The NSA Next Generation Ambassador interview panel was pleased to welcome back Clover to the group again this year after she was part of the group so adversely affected by Covid-19 in 2020 and 2021.
Once again Clover’s enthusiasm for continually developing her own skills and experience in the sector were clear during the interview process this time.
Since joining the programme in 2020 Clover has achieved her aim of integrating sheep onto the arable farm where she works. She now manages the 350 Romney shearling ewes grazing the system’s cover crops alongside the arable work and completes lambing for a neighbouring farm.
Explaining her reason for applying again, she says: “I have already gained so much from the programme but am reapplying as I feel like I have so much more to gain and also to give back to NSA.”
Sophie Wernham (28) Hampshire
Working as an employed shepherd on a family farm in Berkshire Sophie’s enthusiasm for implementing ideas to continually improve the flock has seen the system grow from 600 to 1600 North Country Mules during her employment. This interest in learning more for her own and the sheep enterprise’s benefit is what led Sophie to apply for the Ambassador programme this year.
In addition to the responsibility she has with the farm’s sheep flock Sophie also runs her own small flock of pedigree Hampshire Down ewes that she aims to start showing in the near future.
As a NSA Next Generation Ambassador Sophie says she is hoping to meet likeminded people who are keen to share experiences and ideas, whilst also sharing her own knowledge with the group. She adds: “I'm really looking forward to being part of the ambassador group this year. It will be a great experience meeting people who are as passionate about sheep farming as I am, as well as learning more about different aspects of the industry.”
Katie Evans (25) Norfolk
Sheep farming is most definitely a family affair for Katie who works alongside her parents and siblings on the enterprise’s three separate sheep flocks. Katie herself manages a flock of 600 performance recorded pedigree Lleyn producing finished and breeding stock for sale. The farm also runs 800 crossbred ewes and 700 Hebrideans that graze heathland as part of a native breed scheme.
In addition to work at home Katie’s ambition has seen her recently go self employed offering contract shepherding in her local area, something she hopes to increase over the next five years.
Katie is already an active member of various sheep groups recognising their importance for learning and networking opportunities so is excited to now join the Next Generation ambassador programme. She comments: “I am very grateful for this opportunity and looking forward to seeing what we can achieve as a group. In order to combat future challenges it is important the next generation work together which is why I think the NSA ambassador programme is so important”.
Ed Brant (26) Lincolnshire
Having spent time working in the industry as a sheep breeding consultant Ed’s desire to see his own family farm’s sheep enterprise move forward has driven his return to full time work at home.
Ed now runs 400 ewes plus replacements, a mixture of maternal Lleyns ewes and a terminal flock of Hampshire Downs. His background means he is part of performance recording projects providing him with comparative results from which he can make decisions and improvements to the family’s system.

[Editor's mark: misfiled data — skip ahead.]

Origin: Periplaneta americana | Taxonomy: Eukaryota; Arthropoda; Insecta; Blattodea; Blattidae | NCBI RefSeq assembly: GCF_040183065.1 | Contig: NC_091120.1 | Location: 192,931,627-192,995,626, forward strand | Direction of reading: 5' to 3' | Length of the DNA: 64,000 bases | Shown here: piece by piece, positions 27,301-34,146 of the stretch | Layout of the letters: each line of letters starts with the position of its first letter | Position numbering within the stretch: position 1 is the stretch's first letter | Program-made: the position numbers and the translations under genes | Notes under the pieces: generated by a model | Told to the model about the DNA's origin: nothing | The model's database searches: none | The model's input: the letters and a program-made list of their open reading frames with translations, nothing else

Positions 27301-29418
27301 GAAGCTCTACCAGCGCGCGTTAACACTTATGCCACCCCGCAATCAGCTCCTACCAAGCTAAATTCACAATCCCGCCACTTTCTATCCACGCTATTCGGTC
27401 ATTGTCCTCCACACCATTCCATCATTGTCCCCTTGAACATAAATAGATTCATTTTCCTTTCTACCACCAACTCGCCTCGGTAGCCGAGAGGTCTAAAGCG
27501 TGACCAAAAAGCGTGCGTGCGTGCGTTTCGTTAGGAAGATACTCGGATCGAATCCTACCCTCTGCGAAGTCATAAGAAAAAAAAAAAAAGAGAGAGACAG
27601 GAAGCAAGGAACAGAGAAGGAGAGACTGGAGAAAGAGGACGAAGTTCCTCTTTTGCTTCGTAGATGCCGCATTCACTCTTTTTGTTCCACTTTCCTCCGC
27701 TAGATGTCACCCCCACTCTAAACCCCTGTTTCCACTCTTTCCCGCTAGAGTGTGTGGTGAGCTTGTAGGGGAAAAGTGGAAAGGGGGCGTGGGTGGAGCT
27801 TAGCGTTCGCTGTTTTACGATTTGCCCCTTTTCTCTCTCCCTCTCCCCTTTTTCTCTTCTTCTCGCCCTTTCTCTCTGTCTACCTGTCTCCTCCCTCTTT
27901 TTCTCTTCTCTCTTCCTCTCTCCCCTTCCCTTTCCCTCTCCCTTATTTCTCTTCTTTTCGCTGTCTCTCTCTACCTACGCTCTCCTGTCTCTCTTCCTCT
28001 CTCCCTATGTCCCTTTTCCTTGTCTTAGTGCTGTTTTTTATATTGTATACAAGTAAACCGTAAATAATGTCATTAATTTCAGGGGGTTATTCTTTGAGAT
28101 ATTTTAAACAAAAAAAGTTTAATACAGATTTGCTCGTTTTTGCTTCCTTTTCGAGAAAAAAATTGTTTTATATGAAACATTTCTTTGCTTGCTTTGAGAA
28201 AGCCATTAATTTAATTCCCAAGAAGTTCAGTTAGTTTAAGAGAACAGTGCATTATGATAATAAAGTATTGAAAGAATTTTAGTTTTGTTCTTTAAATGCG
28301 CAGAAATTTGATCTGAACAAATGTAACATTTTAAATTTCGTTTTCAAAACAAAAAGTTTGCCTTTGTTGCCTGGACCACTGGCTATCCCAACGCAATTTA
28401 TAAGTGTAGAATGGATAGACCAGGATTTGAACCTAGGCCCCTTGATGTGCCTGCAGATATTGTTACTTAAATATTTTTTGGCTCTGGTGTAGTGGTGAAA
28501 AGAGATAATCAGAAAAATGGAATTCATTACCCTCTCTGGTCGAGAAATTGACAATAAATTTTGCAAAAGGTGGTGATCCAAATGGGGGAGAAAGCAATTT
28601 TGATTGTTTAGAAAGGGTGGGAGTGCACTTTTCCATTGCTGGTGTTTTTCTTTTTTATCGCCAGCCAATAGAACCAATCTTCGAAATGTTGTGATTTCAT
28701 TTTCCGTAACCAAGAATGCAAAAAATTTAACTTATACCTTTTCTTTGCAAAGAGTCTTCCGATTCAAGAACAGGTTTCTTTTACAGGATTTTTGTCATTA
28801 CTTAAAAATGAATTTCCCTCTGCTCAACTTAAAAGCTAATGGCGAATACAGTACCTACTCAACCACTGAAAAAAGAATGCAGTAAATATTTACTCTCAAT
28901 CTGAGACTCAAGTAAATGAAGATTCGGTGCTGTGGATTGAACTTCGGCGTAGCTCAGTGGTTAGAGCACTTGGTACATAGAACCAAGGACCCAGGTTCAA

But Ed is insistent there is still a lot for him to learn about the sheep sector. He recognises his strength lies in his genetics knowledge but says he is looking forward to learning more through the ambassador programme.
On joining the programme Ed says: “I am thrilled to have been selected and can't wait to get started at the first session. I am looking forward to meeting and learning from the sessions and also to start a more active relationship with NSA. I think it is important to get off farm to meet and learn from others in the industry, and this programme offers a unique opportunity for this.”
Harriet Tibbs (28) Somerset
Contract lambing across South West England and further afield Harriet was encouraged to apply for the programme by several previous ambassadors she has met who recommended it for its learning and networking opportunities.
As well as lambing work Harriet has her own flock of pedigree Beltex and is also a registered SQP with a keen interest in the responsible use of anthelmintics and sheep health and welfare.
Harriet says she is excited to have been selected as an ambassador and as a female new entrant to the sector she hopes the scheme, as well as helping her grow her knowledge will also give her chance to promote women’s role in agriculture. She says: “We are already seeing a shift in the way female farmers are viewed and there are some great role models in the sector now. This is something I am keen to support and see grow. I’d also love to be an example showing that you don’t have to be from a farming family to be able to make a career and life in the sector”
Michael Burley (26) Rhondda
Another new entrant joining the programme this year, Michael has high ambitions. He currently works as an employed head shepherd running 800 ewes, including 140 of his own, on an upland sheep and beef farm in the Rhondda valleys of South Wales but is keen to one day secure a medium to long term farm business tenancy to become a first generation, full-time farmer in his own right.
Michael has implemented several new approached to the running of the sheep flock and hopes the ambassador programme will help him build on his knowledge and experience to help him with this further. He says: I applied to be a part of the NSA Next generation ambassador group as after graduating university I have found the opportunity for further learning from industry experts to be less easy to access. I want to continue to develop my knowledge, skills and become more involved within the sheep sector to help those from non-farming backgrounds progress within the industry.”
Karyn McArthur (28) Aberdeenshire
Varied interests and involvement within the sheep sector, Karyn says, makes her very open minded meaning she recognises there is not a ‘one size fits all’ way of farming. With this in mind she applied to join the Ambassador programme to allow her to challenge herself to dive deeper into learning more about the wider sheep industry.
Karyn currently splits her time between working for a sheep breeding company, assisting with her family’s flock of 800 Scottish Blackface and Scotch Mule ewes and her own small flock of pedigree Bluefaced Leicesters. She also enjoys spending time training her team of sheepdogs.
She comments; “I can't wait to learn from a great network of sheep farmers that I hope to meet as part of the programme. I hope that the knowledge gained will push me in the right direction to further improve the success of my sheep enterprise.”